A PIONEER IN THE FRUIT AND VEGETABLE INDUSTRIES ENGAGES IN OKRA PRODUCTION FOR EXPORT

Agriculture|March 2020

A PIONEER IN THE FRUIT AND VEGETABLE INDUSTRIES ENGAGES IN OKRA PRODUCTION FOR EXPORT
OKRA (Abelmoschus esculentus), also known as “lady fingers” in English-speaking countries, is a herbaceous annual plant grown for its edible capsule-like seed pods with pointed tips that can grow up to 10 inches long.
PATRICIA BIANCA S. TACULAO

It is enjoyed in the Philippines through a number of ways like inadobo, sauteed, fried, or steamed as is with a side of bagoong.

Much like the Philippines, other countries also enjoy munching on this vegetable. Japan, for example, also has various dishes where okra is a key ingredient. Due to this, the country imports okra to meet its demand.

This circumstance opens the opportunities for farmers or companies to tap into Japanese market to supply their needs and earn a profit.

One such company that ventured into okra production and exportation is Hi-Las Marketing Corporation, a local agribusiness company that specializes in fresh and processed produce. It has been exporting okra to Japan since 1983. Presently, it manages 160 hectares of okra plantations.

According to operations manager Roberto Angelo “Ram” O. Amores II, Hi-Las expanded to increase its diverse line of products while considering the benefit which can be introduced to farmers who are suffering from losses from planting rice and other unstable crops.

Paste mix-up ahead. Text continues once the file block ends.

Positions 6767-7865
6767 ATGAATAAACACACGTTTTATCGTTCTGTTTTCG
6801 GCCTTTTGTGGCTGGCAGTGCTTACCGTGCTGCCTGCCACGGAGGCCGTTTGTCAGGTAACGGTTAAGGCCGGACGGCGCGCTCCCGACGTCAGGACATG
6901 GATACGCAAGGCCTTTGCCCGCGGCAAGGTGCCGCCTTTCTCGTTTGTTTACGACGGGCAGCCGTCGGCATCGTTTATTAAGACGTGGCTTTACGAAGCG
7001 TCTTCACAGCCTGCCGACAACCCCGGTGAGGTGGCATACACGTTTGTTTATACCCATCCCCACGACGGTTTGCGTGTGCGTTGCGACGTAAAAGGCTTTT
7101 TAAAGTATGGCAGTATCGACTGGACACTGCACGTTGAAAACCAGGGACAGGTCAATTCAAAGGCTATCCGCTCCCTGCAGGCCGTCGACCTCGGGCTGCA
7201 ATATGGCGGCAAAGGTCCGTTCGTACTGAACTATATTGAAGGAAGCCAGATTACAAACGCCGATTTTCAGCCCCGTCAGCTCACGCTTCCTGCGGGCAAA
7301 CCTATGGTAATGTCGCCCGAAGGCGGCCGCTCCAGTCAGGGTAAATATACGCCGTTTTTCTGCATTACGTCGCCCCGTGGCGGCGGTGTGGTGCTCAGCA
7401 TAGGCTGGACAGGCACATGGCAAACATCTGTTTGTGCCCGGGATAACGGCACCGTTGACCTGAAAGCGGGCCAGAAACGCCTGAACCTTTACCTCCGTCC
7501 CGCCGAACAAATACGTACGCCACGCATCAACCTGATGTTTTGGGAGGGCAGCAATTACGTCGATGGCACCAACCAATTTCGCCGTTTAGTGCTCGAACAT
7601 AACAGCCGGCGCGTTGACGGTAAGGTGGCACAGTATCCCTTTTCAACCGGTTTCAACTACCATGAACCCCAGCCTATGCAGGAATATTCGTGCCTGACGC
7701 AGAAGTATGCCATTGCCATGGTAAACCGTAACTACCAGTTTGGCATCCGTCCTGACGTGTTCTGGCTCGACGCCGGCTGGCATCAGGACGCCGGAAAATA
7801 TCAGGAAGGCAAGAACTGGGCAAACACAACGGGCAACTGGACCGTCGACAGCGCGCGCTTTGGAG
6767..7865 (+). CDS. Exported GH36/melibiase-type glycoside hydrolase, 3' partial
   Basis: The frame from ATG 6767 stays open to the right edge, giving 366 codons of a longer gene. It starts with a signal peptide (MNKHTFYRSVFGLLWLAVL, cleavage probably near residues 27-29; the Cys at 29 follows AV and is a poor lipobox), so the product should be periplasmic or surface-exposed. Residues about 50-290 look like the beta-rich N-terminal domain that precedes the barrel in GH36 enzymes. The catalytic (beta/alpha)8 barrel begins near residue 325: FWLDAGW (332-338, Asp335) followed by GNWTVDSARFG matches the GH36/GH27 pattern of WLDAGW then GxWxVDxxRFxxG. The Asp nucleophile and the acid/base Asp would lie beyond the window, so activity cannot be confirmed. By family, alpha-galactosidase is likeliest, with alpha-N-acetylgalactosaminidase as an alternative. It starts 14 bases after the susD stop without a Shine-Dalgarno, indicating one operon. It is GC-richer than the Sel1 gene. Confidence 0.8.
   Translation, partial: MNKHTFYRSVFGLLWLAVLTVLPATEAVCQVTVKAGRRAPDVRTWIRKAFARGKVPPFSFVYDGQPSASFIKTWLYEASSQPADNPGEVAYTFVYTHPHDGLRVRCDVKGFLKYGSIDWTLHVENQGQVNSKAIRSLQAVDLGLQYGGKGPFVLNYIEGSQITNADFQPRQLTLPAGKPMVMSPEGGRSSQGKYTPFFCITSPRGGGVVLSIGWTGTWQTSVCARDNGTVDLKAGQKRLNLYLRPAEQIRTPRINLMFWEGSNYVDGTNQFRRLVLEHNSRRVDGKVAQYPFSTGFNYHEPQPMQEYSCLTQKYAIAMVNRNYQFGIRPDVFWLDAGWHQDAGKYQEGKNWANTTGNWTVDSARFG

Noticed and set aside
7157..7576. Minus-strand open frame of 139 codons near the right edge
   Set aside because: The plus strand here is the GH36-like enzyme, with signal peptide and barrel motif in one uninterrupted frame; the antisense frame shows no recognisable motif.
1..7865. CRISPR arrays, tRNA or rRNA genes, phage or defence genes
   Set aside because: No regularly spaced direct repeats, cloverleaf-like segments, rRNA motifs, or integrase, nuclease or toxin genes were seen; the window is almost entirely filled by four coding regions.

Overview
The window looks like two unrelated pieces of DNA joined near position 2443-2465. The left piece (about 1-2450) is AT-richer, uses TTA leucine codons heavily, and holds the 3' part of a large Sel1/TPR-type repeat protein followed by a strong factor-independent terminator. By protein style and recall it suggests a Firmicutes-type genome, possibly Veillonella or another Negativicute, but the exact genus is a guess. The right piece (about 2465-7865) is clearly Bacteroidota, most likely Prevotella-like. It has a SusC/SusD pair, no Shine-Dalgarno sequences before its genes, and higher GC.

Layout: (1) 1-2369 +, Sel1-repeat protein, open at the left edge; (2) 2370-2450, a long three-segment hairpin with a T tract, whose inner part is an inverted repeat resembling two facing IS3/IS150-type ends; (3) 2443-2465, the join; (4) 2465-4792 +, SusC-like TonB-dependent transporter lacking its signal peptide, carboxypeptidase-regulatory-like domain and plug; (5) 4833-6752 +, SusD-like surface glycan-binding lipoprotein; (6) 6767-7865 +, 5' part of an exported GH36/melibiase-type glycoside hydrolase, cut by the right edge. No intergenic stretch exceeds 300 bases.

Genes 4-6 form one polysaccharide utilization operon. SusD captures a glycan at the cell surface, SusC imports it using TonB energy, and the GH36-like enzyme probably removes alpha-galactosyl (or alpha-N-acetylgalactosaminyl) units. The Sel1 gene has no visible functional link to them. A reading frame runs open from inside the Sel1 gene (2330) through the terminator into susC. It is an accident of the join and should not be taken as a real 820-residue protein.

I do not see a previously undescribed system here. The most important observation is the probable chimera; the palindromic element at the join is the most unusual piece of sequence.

“The plantations are maintained by our contract growers and administrative farmers. These plantations are strictly monitored by our farm technicians and agriculturalists to make sure that the chemical and food safety standards of the importing country are met with no exceptions,” he said.

Hi-Las was founded in 1976 by Roberto “Bobby” C. Amores and it was through his interest towards the Philippine Super Mango that propelled the then local fruits and vegetables trader into one of the country’s highly diversified grower, exporter, and processor.

When the company started producing okra for export, it began with small contract growers and buyers. Amores II said that the business could not be described as easy because the industry was very fragmented and had no organization at the time.

articleRead

You can read upto 3 premium stories before you subscribe to Magzter GOLD

Log-in, if you are already a subscriber

GoldLogo

Get unlimited access to thousands of curated premium stories and 5,000+ magazines

READ THE ENTIRE ISSUE

March 2020